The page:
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Sam Burgess tells court about heated Southern Highlands row with former father-in-law


Former NRL club captain Sam Burgess dubbed his ex-wife’s father “a bad person” as the former mining lobbyist yelled “No one loves you” during a heated argument now the subject of a criminal charge, a New South Wales court has heard.

A magistrate resumed a hearing on Friday over Mitch Hooke’s allegation he was intimidated by the towering former South Sydney star, 32, at Hooke’s Southern Highlands property in October 2019.

“As I’ve left, he said, ‘You could have had all this,’ ” Burgess told Moss Vale local court on Friday. “I said I didn’t want that. I said it’s all fake.”

Hooke, 64, looked upset before the two told each other “Fuck you” in the Glenquarry property’s driveway, the hearing was told.

Burgess has pleaded not guilty to a charge of intimidation. The court has heard the argument was sparked after Burgess – who had recently separated from Hooke’s daughter Phoebe Burgess – came to the end of a two-hour visit at the Hooke home.

It continued as Burgess made his way to his car parked in the driveway, the former footballer said.

Hooke allegedly said: “No one loves you, your own family doesn’t love you, we love you and you’re throwing it all away.” This prompted Burgess to tell the former Minerals Council boss no one in Glenquarry liked him.

“I closed the boot but Mitch was still saying things to me,” Burgess said on Friday. “[He said]: ‘I’m going to make sure I ruin your career if it’s the last thing I do.’ I said: ‘You’re a bad person. You’re a piece of shit.’ ”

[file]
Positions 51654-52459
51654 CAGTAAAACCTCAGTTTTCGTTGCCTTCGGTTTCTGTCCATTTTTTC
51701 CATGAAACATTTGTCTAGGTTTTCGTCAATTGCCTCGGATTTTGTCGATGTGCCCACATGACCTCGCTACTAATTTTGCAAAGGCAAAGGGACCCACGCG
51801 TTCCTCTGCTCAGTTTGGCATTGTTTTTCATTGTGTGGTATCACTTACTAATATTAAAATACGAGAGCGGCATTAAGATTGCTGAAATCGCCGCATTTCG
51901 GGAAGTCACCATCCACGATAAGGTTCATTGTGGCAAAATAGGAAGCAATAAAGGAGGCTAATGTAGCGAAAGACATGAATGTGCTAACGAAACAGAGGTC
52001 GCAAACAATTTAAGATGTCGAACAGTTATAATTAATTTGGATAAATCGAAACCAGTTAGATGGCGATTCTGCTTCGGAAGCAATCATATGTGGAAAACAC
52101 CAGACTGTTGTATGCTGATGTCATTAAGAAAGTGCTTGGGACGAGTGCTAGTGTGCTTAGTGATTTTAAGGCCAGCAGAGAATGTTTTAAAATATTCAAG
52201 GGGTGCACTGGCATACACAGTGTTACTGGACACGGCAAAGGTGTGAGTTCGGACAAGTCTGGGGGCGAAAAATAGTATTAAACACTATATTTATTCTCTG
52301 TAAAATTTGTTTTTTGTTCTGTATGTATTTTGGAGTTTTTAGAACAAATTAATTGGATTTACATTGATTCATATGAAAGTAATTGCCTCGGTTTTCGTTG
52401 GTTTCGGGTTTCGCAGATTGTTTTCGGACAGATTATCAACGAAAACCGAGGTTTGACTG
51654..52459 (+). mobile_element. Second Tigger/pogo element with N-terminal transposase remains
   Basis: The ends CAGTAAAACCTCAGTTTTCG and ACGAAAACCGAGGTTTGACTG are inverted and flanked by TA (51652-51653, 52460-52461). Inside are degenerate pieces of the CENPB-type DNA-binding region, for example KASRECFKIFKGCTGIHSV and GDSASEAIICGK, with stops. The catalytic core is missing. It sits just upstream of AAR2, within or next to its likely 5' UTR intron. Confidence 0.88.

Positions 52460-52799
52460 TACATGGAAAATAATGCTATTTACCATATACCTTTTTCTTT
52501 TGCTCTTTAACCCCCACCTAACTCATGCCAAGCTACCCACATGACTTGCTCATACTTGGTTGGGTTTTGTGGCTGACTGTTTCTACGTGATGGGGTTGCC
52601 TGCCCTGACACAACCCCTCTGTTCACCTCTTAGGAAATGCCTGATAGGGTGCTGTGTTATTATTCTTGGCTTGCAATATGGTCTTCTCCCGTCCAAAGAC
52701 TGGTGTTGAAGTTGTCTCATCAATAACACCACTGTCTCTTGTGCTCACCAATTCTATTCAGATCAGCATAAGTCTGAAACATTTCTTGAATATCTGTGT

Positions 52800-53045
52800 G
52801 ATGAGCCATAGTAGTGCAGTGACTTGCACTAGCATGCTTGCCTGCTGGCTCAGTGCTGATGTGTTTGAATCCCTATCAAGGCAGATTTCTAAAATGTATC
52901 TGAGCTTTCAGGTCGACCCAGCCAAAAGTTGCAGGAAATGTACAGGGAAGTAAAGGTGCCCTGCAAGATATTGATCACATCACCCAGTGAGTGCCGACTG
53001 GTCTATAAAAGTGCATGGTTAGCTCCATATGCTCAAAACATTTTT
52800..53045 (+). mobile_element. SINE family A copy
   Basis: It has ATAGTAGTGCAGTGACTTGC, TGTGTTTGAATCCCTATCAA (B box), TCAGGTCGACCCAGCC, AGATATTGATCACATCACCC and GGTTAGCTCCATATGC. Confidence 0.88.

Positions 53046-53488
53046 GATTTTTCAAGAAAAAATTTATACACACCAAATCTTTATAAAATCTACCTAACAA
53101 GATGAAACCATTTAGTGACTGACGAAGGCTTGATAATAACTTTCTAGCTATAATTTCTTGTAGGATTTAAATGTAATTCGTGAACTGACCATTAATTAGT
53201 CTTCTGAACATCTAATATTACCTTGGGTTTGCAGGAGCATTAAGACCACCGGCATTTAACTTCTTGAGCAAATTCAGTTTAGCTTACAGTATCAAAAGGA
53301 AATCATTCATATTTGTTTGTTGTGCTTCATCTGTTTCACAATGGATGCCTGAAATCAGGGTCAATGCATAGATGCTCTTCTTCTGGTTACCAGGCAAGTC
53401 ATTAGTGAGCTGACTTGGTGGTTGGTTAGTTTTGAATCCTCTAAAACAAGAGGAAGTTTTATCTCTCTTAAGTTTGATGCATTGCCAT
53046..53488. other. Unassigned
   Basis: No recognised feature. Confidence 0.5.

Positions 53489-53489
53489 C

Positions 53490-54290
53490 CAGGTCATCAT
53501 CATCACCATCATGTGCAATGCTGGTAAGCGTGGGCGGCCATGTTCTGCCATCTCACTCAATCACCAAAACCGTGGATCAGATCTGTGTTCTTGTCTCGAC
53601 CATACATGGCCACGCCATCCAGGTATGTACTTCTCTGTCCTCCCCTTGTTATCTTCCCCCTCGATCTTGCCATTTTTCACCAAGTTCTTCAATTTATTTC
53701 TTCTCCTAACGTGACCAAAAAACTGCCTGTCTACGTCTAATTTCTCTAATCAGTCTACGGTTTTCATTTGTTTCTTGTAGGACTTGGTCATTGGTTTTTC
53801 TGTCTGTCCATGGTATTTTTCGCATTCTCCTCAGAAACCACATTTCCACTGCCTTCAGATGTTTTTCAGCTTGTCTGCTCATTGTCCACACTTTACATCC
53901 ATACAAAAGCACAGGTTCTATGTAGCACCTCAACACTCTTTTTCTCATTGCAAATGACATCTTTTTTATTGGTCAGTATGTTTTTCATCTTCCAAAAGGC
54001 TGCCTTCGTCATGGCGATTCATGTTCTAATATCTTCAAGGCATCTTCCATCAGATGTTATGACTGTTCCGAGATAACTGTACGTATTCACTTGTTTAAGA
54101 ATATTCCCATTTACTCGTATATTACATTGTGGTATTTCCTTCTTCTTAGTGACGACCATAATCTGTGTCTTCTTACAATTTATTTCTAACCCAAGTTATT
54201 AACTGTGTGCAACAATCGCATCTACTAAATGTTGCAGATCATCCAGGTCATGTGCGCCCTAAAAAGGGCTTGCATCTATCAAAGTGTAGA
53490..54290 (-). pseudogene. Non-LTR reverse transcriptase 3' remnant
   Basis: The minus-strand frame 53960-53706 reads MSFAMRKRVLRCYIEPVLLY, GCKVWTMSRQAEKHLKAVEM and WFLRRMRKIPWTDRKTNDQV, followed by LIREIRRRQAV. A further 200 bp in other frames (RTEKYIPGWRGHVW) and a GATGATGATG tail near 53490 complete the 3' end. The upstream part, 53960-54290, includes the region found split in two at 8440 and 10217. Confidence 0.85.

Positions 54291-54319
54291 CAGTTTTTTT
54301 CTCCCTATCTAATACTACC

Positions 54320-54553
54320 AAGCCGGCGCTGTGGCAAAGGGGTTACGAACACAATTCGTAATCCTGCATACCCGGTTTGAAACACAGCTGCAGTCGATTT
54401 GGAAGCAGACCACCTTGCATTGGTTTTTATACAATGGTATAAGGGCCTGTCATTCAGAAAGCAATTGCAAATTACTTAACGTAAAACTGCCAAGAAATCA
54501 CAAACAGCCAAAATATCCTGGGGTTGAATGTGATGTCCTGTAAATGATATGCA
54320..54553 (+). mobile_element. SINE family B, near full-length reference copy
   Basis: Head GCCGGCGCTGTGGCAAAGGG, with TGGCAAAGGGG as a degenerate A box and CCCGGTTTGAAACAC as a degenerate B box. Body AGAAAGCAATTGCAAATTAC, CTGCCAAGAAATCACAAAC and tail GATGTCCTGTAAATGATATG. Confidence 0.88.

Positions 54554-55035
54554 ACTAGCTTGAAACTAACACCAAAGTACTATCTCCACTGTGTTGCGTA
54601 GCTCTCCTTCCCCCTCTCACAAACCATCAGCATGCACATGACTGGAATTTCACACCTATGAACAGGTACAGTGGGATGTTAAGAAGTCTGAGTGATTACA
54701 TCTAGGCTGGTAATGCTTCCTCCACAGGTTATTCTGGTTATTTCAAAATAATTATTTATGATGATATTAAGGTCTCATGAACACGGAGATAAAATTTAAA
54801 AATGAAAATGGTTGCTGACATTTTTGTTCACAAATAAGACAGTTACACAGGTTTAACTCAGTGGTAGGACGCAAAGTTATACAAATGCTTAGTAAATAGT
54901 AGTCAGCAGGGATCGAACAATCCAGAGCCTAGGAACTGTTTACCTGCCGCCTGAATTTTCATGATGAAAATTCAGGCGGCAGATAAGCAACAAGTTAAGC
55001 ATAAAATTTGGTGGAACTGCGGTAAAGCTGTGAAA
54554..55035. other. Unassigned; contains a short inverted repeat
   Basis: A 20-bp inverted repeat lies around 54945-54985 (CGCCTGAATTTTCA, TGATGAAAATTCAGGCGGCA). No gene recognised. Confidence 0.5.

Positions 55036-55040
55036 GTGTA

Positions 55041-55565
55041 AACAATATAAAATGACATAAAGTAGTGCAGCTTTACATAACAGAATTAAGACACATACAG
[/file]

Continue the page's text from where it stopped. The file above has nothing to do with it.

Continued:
Under cross-examination, Burgess denied swearing inside the house, where children were playing, but agreed he’d been wrong to tell police Hooke was the only aggressor.

“I was angry and upset,” he said of his own state while at his car. Hooke was standing metres away as Burgess packed his car, he said.

That contrasted with Hooke’s version. He said Burgess repetitively yelled “I’m going to get you” while 20cm from his face.

“I remember the finger and it being right in my face,” Hooke told the court in November.

Attention was drawn to Burgess calling adviser Anthony Bell – called a fix-it man by police prosecutor Jamie Palmer – minutes after leaving the home.

“He’s actually my friend,” the retired Rabbitoh said. Burgess then called his solicitor and a communications adviser.

Back at the property, Hooke and Phoebe Burgess were making their own calls to legal professionals before she called triple zero.

She previously told the court she had arrived home to find her father emotional, shaky and not making a lot of sense. He told her Burgess “had wild eyes … He just came at me.”

Burgess, an England dual-international, retired in 2019 after a 270-game NRL and English Super League career. He stood down from roles as a commentator and South Sydney assistant coach in October.

The hearing is expected to finish later on Friday.



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